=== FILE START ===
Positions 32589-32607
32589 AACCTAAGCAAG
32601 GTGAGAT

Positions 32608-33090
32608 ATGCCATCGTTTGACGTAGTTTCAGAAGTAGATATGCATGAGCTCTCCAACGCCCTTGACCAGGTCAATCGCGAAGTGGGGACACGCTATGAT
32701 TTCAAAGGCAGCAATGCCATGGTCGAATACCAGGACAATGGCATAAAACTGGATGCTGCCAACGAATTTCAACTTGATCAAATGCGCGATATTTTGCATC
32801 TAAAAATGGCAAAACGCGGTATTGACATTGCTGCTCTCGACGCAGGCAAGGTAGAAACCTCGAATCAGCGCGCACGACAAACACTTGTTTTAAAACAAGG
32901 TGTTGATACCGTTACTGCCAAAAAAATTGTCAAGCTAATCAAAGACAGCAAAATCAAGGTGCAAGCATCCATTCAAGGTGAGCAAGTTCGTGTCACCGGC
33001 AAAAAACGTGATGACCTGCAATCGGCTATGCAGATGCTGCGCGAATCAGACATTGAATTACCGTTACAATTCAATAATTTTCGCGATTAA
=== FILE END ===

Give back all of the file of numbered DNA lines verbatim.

Positions 32589-32607
32589 AACCTAAGCAAG
32601 GTGAGAT

Positions 32608-33090
32608 ATGCCATCGTTTGACGTAGTTTCAGAAGTAGATATGCATGAGCTCTCCAACGCCCTTGACCAGGTCAATCGCGAAGTGGGGACACGCTATGAT
32701 TTCAAAGGCAGCAATGCCATGGTCGAATACCAGGACAATGGCATAAAACTGGATGCTGCCAACGAATTTCAACTTGATCAAATGCGCGATATTTTGCATC
32801 TAAAAATGGCAAAACGCGGTATTGACATTGCTGCTCTCGACGCAGGCAAGGTAGAAACCTCGAATCAGCGCGCACGACAAACACTTGTTTTAAAACAAGG
32901 TGTTGATACCGTTACTGCCAAAAAAATTGTCAAGCTAATCAAAGACAGCAAAATCAAGGTGCAAGCATCCATTCAAGGTGAGCAAGTTCGTGTCACCGGC
33001 AAAAAACGTGATGACCTGCAATCGGCTATGCAGATGCTGCGCGAATCAGACATTGAATTACCGTTACAATTCAATAATTTTCGCGATTAA